Federal Reserve Chairman Ben Bernanke urged policymakers Friday to resist pushing for protectionist measures that would crimp globalization and the increased trade and higher living standards it could spur.

"Further progress in global economic integration should not be taken for granted," Bernanke said in prepared remarks to an economics conference sponsored by the Federal Reserve Bank of Kansas City.

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"Geopolitical concerns, including international tensions and the risks of terrorism, already constrain the pace of worldwide economic integration and may do so even more in the future," he said.

Bernanke's remarks come as trade tensions have heightened between the United States and China and global trade talks have recently stalled. Americans have grown increasingly anxious about the potential to lose their jobs to competitors in China and India, two quickly emerging economic giants.

Against that backdrop, U.S. policymakers — as politicians have through the centuries — may be tempted to enact protectionist measures that would seek to slow globalization. But that would be unwise, Bernanke said.

Such protectionist feelings have cropped up through history when people feel that the increased global competition threatens their jobs and their livelihoods, he said.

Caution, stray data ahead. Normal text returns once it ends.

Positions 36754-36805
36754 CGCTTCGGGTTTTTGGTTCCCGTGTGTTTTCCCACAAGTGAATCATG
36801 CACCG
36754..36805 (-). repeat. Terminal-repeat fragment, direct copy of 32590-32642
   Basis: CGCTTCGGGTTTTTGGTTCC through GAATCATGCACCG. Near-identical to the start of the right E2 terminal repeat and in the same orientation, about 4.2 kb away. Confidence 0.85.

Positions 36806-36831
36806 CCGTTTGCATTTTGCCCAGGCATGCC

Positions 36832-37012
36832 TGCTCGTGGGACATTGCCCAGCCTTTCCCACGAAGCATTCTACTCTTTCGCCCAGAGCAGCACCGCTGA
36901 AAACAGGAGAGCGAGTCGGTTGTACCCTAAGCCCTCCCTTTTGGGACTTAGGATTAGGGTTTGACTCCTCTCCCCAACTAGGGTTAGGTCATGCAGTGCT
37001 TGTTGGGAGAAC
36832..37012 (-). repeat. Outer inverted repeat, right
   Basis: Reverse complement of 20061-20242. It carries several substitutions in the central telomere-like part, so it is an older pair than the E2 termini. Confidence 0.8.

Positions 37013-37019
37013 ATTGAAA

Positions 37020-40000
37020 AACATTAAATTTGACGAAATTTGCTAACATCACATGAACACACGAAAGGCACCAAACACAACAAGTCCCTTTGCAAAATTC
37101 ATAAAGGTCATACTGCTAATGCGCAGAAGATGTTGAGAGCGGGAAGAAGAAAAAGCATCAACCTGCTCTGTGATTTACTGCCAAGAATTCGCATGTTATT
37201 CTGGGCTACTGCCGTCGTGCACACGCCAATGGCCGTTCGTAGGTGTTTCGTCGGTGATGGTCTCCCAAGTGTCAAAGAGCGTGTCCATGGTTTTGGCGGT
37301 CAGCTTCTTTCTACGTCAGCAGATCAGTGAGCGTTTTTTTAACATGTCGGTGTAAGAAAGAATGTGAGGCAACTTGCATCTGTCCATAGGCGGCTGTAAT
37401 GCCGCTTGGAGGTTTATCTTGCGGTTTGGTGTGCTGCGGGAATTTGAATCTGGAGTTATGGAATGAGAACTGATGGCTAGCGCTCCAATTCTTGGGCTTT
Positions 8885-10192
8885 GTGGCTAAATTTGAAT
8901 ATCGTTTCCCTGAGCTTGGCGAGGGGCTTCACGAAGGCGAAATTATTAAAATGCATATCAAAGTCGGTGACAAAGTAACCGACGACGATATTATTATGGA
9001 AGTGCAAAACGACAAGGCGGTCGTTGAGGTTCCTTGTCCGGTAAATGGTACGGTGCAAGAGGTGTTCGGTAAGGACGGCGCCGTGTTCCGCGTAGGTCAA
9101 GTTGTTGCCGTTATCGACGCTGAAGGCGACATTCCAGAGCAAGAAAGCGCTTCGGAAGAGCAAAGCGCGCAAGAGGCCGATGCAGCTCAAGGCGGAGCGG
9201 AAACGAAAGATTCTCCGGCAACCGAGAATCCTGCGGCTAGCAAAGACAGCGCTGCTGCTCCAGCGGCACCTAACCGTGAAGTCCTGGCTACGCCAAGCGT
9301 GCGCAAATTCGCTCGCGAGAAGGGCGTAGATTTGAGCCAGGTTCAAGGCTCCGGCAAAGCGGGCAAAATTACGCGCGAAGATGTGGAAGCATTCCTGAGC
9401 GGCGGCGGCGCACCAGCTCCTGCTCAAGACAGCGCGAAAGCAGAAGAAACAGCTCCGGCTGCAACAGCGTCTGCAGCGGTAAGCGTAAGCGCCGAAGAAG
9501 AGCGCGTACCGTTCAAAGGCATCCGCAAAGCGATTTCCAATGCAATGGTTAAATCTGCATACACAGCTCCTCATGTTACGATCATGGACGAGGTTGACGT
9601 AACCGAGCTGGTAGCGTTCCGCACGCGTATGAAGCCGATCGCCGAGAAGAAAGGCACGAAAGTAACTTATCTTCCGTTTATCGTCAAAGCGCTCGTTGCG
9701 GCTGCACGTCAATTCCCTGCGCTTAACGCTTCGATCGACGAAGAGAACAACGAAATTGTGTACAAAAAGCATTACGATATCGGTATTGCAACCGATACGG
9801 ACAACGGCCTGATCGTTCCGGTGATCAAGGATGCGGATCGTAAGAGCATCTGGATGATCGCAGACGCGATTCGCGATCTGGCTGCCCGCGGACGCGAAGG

"The natural reaction of those so affected is to resist change, for example, by seeking the passage of protectionist measures," Bernanke said. "The challenge for policymakers is to ensure that the benefits of global economic integration are sufficiently widely shared — for example, by helping displaced workers get the necessary training to take advantage of new opportunities," he said.

New technologies and faster communications have made it easier for companies to look beyond national borders for workers — often cheaper workers. In the United States, factory jobs once held by U.S. workers have been lost to overseas competition or moved offshore. Certain service sector jobs once in the United States also have moved overseas.

It marked the first time Bernanke has spoken to the high-profile economics conference as chairman of the central bank. A well-respected economist, longtime professor and a former Fed member, Bernanke took the Fed helm in February, succeeding longtime chairman Alan Greenspan.

In his prepared remarks, Bernanke did not discuss the future course of interest rates in the United States. With Bernanke's guidance, the Fed earlier this month halted the longest unbroken stretch of interest rate increases in recent history. The Fed had steadily boosted rates since June 2004 to fend off inflation.

But with the economy losing steam, the housing market cooling, job growth slowing and consumers turning cautious, the Fed decided to take a breather to assess how its previous rate increases — which take time to work their way through the economy — are affecting economic activity.

The Fed's goal is to raise rates sufficiently to thwart inflation but not so much as to cripple the economy.

Some economists think the Fed will stay on the sidelines. Others, however, think another rate increase could be in store at the Fed's next meeting on Sept. 20 or sometime later this year.

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